Rockfish tourney benefits youth, the Bay and its resources
The Boatyard Bar & Grill 15th annual Spring Fishing Tournament is slated for the opening day of the spring striped bass season, Saturday, April 16.
The event’s catchand-release philosophy and proceeds help sustain the Chesapeake Bay’s rockfish population. No fish are brought in to be measured. Winners are determined from digital photos of the fish taken next to a Boatyard Measuring Device, better known as the “yardstick” (even though it is 48 inches long to accommodate the best fish!) or as the “fish-sticks.”
The registration deadline is April 13 and is limited to 150 boats. Online registration and payment is preferred.
Prizes will be awarded for the first three longest fish with the winner’s name featured on a Boatyard ceiling beam. The tournament also includes a junior division.
Proceeds benefit the Coastal Conservation Association, the Annapolis Police Dept. Youth Fishing Camp, and the Chesapeake Bay Foundation.
A skipper’s meeting is 5-7 p.m. on Friday, April 15. Anglers should be in line for the measure- in by 4:30 p.m. Saturday, with a party and awards ceremony from 4-8 p.m.
The last post-tournament party was about 1,000 strong of captains, anglers, family, friends, and locals.
Dick Franyo, Boatyard Bar & Grill owner and event founder, said, “We started this tournament because everyone was out on the water anyway, so giving them a means to really celebrate the day and help out these important causes caught on. We share a passion with anglers for a healthier bay and preserving the sport of fishing for future generations.”
*** Distinguished Service One of Pheasants Forever and Quail Forever’s longest tenured staff members, Dave Nomsen, was honored last week at the 81st North American Wildlife and Natural Resources Conference with the George Bird Grinnell Memorial Award for Distinguished Service to Natural Resource Conservation.
The award was initiated 16 years ago in the memory of George Bird Grinnell, the acknowledged “Father of American Conservation.” Among many accomplish- ments, Grinnell was a founding member, with Theodore Roosevelt, of the Boone and Crockett Club. He also organized the first Audubon Society and was an organizer of the New York Zoological Society.
Nomsen is Pheasants Forever’s director in South Dakota following more than two decades as the organization’s vice president of government affairs. He has spent the last two decades as the organization’s voice on Capitol Hill and is one of the most respected and knowledgeable advocates in support of federal farm conservation programs, including the Conservation Reserve Program.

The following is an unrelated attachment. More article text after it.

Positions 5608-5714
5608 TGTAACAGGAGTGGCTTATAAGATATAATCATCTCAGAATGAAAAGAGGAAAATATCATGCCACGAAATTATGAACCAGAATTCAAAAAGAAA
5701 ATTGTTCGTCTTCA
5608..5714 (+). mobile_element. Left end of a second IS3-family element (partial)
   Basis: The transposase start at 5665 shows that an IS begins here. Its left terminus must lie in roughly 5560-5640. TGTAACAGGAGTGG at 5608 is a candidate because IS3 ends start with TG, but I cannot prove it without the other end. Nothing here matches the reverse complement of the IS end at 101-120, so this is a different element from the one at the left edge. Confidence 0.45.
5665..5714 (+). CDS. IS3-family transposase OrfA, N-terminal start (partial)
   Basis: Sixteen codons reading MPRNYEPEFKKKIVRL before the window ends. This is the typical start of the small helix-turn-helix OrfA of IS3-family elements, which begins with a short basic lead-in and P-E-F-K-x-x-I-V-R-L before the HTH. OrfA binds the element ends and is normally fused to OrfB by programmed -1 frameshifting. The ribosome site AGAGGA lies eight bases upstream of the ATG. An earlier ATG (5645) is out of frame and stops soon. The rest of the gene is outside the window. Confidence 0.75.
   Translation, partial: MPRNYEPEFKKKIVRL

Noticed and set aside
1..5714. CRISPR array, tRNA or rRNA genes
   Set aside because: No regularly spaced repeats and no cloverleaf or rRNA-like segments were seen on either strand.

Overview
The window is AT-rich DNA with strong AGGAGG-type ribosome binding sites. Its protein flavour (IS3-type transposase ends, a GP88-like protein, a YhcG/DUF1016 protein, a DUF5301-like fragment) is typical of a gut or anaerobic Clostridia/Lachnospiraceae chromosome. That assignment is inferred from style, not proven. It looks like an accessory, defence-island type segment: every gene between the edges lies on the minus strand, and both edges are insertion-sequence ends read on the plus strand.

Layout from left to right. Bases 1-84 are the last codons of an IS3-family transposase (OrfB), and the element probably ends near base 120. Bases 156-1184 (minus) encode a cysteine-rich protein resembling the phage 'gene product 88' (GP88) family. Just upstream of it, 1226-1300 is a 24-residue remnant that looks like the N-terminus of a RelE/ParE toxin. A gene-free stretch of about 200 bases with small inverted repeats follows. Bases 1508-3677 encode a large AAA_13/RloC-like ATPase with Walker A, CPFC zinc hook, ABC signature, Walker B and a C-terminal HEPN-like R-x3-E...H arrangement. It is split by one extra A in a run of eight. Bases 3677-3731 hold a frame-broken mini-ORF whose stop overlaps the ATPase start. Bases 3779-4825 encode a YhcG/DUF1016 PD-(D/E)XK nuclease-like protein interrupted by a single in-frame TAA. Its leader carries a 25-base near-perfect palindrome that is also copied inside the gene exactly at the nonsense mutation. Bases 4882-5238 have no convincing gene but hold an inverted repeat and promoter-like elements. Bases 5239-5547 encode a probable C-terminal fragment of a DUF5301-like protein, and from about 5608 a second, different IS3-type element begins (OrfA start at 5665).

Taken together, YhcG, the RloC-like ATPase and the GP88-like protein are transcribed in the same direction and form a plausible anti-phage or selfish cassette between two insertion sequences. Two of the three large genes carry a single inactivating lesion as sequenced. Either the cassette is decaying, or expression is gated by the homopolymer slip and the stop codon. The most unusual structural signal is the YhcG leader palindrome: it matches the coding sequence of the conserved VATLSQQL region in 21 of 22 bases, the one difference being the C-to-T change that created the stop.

*** Fishing Report Most of the tributary rivers draining into the Chesapeake Bay have had good spawning runs of white perch, and for the most part the spawning in the upper reaches of those rivers and creeks is about over as water temperatures reach the low 50s. Post-spawn white perch are moving back down the rivers and can be intercepted in areas below the spawning reaches. Deeper holes at low tide are good places to work your favorite lures.
Alewife herring are currently spawning and they will be seen splashing and milling around shorelines and shallows. In a few weeks, blueback herring and hickory shad will also be spawning when water temperatures become warmer. All of these species are strictly catch and release. The alewife herring can provide some fun light-tackle catch-and-release action on small shall darts, bluebacks on small gold hooks, and hickory shad on small flashy spoons, shad darts, and brightly colored wet flies.
Spawning adult rockfish are moving into the major spawning rivers. The Potomac, Patuxent, Nanticoke, and Choptank tend to receive the first wave of spawning fish. Water temperatures are still in the low 50s in most rivers and it will be a while before the spawning actually begins. Anglers are reminded catch-and-release fishing is illegal in the designated spawning reaches and violators face license suspensions and stiff fines.
Catch-and-release fishing for striped bass is allowed in the main stem of the Chesapeake and more than a few anglers have been light-tackle jigging at the Calvert Cliffs Nuclear Power Plant warm water discharge. Some are also shaking the cobwebs out of fishing tackle and giving boats a test run by trolling along the shipping channel edges in the middle and lower bay areas.
On the freshwater scene, largemouth bass are moving into shallow regions of tidal rivers, lakes, and ponds. Transition zones along channels, sunken wood, and fallen tree tops are also a good place to look for them. Soft plastics, small crankbaits, spinnerbaits, and jerkbaits are all good choices to use.
Crappie are active and tend to be holding near structure in slightly deep water. Fallen tree tops, rocks, marina piers and docks, bridge piers, and sunken wood all provide the cover they seek this time of the year. A minnow or small plastic tube or grub under a bobber and slowly retrieved is a great way to catch them. Bluegills and sunnies are already sucking down poppers landing lightly from a fly line.
Channel catfish and blue catfish fishing opportunities should not be overlooked this time of the year. There are lots of channel catfish in most of the bay’s tidal rivers. Fresh cut bait such as white perch, nightcrawlers, shrimp, or chicken liver makes good bait and a simple bottom rig completes the package.
*** Duck blind know-it-all Skewered scorpions, deep fried and sprinkled with spices, are considered a delicacy in China.
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